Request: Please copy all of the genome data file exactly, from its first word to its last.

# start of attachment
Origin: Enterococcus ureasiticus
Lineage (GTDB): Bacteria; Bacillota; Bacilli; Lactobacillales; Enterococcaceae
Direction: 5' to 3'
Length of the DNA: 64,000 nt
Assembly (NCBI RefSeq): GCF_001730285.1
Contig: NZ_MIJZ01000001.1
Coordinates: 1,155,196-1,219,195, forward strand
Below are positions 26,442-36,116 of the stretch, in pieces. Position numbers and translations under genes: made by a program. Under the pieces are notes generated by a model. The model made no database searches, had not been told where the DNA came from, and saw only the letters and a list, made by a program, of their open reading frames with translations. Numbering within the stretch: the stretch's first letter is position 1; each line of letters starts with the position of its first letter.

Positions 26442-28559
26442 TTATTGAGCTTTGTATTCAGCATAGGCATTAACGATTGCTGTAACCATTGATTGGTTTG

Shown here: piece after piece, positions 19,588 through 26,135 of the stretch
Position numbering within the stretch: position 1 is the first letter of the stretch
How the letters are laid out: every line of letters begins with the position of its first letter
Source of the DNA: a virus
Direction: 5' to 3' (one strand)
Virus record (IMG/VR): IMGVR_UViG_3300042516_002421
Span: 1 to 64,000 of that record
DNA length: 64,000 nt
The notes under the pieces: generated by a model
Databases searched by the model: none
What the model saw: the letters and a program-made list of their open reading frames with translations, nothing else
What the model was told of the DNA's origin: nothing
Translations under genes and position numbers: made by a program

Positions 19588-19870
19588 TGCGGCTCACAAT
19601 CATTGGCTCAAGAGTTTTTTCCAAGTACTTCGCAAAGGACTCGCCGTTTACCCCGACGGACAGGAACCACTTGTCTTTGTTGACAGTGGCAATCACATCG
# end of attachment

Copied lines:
Origin: Enterococcus ureasiticus
Lineage (GTDB): Bacteria; Bacillota; Bacilli; Lactobacillales; Enterococcaceae
Direction: 5' to 3'
Length of the DNA: 64,000 nt
Assembly (NCBI RefSeq): GCF_001730285.1
Contig: NZ_MIJZ01000001.1
Coordinates: 1,155,196-1,219,195, forward strand
Below are positions 26,442-36,116 of the stretch, in pieces. Position numbers and translations under genes: made by a program. Under the pieces are notes generated by a model. The model made no database searches, had not been told where the DNA came from, and saw only the letters and a list, made by a program, of their open reading frames with translations. Numbering within the stretch: the stretch's first letter is position 1; each line of letters starts with the position of its first letter.

Positions 26442-28559
26442 TTATTGAGCTTTGTATTCAGCATAGGCATTAACGATTGCTGTAACCATTGATTGGTTTG

Shown here: piece after piece, positions 19,588 through 26,135 of the stretch
Position numbering within the stretch: position 1 is the first letter of the stretch
How the letters are laid out: every line of letters begins with the position of its first letter
Source of the DNA: a virus
Direction: 5' to 3' (one strand)
Virus record (IMG/VR): IMGVR_UViG_3300042516_002421
Span: 1 to 64,000 of that record
DNA length: 64,000 nt
The notes under the pieces: generated by a model
Databases searched by the model: none
What the model saw: the letters and a program-made list of their open reading frames with translations, nothing else
What the model was told of the DNA's origin: nothing
Translations under genes and position numbers: made by a program

Positions 19588-19870
19588 TGCGGCTCACAAT
19601 CATTGGCTCAAGAGTTTTTTCCAAGTACTTCGCAAAGGACTCGCCGTTTACCCCGACGGACAGGAACCACTTGTCTTTGTTGACAGTGGCAATCACATCG